The goal of our profession is the kingdom of God. Its immediate purpose, however, is purity of heart, for without this we cannot reach our goal. We should therefore always have this purpose in mind …
St. Moses from St. John Cassian’s On the Holy Fathers of Sketis (Philokalia vol. I)
For anyone that thinks that Moses the Black (aka the Ethiopian, Robber, Strong) is some mere lightweight that is lifted up by the Orthodox Church simply to help convert African-Americans, think again. John Cassian ( aka the Roman) traveled to the deserts of Egypt in the early third century and spent time listening to this very dark skinned priest-monk. No doubt, Moses and other African monks that he met and learned from, influenced John Cassian to bring Christian monasticism to southern France and write books that were very influential in Orthodoxy, Roman Catholicism, and old school Anglican circles. Stories of this former slave and gang leader who repented of his former life and became full of holy wisdom were circulated throughout the early Christian world. In Eastern Orthodox Churches of any jurisdiction as well as Coptic and Ethiopian Churches of North-East Africa, it is not uncommon to find icons of this revered desert dweller. St. Moses the Black was no lightweight by any means!
During his conversation with John Cassian, Moses revealed a gem of wisdom that we have a tendency to overlook in our modern Christian age of “Get Your Praise On” and “Holy Ghost Party Don’t Stop” catch phrases. We cannot achieve our overall goal of entering the kingdom of God without having a pure heart. Jesus Christ Himself says the same thing in the Beatitudes, Blessed are the pure in heart, for they shall see God (Matthew 5:8). Our interior selves of who we truly are must be cleansed of the sins and vices that keep us from being in communion with God and our neighbor. If we are not striving for this cleansing, we are blocking our path to salvation no matter what else we do. Praise, though a good thing, can be faked in worship services of all sorts and in all ways. Being able to sound religious can be done with little effort. Good deeds can be corrupted with ulterior motives (including self-pride). But, purity of heart takes effort in prayer, spiritual reading and study, and living the life. Monks and nuns fled the world to dwell in caves or monastic communities. They have been called to live in full concentration and devotion to prayer. We who live in society are not exonerated from this purpose. Our families and professions must be tended to. But, there is no excuse for us not to retreat to our homes and rooms for prayer. There are no reasons why we can’t read and study the Bible and the Christian wisdom of 2,000 years. Love for others in all situations must be as natural to us as breathing to a point that like the sheep in the parable of the Last Judgment (Matthew 25:31-46) that we don’t even realize that we are doing good to Christ.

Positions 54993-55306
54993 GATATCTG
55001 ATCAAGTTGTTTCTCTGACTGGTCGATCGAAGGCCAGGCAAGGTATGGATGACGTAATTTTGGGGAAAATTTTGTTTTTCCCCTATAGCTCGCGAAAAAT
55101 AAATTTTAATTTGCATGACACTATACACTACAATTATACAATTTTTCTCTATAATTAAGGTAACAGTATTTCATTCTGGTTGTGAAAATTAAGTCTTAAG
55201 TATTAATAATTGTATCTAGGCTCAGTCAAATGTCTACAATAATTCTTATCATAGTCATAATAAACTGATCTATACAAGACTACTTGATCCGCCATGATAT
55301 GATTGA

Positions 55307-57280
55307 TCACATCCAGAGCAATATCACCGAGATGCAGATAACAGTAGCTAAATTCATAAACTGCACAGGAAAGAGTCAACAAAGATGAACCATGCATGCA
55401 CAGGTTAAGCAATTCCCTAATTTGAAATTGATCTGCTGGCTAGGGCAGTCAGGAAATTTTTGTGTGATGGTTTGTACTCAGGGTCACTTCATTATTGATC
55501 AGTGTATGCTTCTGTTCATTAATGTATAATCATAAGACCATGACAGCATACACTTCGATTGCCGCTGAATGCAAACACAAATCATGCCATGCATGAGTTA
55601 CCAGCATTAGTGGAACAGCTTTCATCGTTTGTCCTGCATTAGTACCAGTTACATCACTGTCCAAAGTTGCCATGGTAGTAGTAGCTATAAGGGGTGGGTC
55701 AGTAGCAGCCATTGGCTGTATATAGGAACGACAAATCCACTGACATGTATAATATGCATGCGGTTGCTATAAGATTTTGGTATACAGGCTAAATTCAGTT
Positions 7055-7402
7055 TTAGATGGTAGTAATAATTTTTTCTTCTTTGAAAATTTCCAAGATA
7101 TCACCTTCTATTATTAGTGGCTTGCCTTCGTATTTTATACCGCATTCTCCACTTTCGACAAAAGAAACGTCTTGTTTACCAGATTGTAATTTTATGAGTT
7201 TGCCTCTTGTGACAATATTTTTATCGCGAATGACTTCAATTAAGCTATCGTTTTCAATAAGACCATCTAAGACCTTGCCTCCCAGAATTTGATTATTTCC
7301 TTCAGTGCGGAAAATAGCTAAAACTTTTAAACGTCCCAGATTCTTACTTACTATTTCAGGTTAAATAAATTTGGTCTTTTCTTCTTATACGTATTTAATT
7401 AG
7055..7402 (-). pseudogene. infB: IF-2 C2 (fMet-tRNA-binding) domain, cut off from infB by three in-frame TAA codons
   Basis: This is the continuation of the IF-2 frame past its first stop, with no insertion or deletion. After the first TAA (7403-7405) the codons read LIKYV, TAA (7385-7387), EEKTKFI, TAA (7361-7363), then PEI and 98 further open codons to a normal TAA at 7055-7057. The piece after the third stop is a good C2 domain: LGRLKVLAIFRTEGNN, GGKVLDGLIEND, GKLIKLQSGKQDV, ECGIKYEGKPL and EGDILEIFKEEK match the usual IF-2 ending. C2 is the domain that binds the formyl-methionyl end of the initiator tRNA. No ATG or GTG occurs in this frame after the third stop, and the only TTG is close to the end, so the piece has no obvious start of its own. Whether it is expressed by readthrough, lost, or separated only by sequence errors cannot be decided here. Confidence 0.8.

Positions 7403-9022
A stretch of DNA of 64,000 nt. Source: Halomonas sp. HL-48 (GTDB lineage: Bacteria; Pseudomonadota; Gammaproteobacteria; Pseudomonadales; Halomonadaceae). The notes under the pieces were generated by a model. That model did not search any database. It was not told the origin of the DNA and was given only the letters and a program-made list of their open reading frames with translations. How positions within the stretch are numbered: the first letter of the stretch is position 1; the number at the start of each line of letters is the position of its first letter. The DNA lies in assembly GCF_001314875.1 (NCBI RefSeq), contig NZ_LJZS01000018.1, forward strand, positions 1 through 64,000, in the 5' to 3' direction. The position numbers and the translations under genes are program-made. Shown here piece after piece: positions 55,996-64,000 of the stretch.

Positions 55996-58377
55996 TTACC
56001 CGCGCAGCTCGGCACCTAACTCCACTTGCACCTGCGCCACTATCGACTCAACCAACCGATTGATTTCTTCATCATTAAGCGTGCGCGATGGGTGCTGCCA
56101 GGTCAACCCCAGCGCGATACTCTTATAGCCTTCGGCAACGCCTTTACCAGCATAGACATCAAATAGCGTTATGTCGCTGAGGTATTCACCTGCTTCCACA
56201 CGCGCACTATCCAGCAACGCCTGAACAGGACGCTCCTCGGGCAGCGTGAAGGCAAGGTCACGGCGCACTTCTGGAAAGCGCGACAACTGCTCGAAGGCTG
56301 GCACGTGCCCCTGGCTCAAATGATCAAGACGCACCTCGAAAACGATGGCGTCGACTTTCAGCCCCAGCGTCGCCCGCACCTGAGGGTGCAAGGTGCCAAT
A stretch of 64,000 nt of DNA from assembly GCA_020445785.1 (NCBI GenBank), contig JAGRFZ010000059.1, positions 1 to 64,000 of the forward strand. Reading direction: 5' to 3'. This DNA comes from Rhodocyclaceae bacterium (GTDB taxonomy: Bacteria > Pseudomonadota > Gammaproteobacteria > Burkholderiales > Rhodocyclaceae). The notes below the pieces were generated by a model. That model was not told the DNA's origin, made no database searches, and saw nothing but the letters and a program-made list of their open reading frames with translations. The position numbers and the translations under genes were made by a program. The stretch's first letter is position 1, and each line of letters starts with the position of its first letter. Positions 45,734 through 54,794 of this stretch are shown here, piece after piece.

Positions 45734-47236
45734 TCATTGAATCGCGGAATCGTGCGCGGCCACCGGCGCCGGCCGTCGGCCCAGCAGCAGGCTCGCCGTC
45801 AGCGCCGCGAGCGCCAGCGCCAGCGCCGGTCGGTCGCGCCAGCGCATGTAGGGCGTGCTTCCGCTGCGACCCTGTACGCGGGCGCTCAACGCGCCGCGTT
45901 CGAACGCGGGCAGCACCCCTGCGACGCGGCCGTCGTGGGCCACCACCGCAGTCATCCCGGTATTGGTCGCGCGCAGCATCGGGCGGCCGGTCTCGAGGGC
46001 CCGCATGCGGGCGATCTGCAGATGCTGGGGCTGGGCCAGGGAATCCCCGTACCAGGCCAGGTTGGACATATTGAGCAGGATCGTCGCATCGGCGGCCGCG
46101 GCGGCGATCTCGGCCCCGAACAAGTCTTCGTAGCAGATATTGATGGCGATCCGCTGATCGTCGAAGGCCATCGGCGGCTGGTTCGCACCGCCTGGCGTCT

“Getting your praise on,” indicates that it can be turned “off.” No matter how good a “Holy Ghost Party” may be, it must come to an end when the worship service is over. But, the pursuit of a pure heart is something that we must never stop. In the words of St. Moses, “should it ever happen that for a short time our heart turns aside from the direct path, we must bring it back again at once… .” This is why it is essential for Christians of all walks of life to develop a rule of prayer and spiritual reading daily and to squelch even those “not so bad” habits that can lead us into undeniable sins. The process is not easy nor quick. But unless we choose and make the effort for purity of heart, God will not grant it to us no matter how many praises we send up or candles we burn. St. Moses, as the story goes, fought against his passions for 14 years alone in the desert. We in our modern age are surrounded temptations and forms of wickedness that the Desert Fathers wouldn’t have imagined were possible. But, as our Lord has taught us, “… take heart; I have overcome the world (John 16:33) and “With man this is impossible. But with God, all things are possible (Matthew 19:26).
I wish all a blessed feast of St. Moses the Black.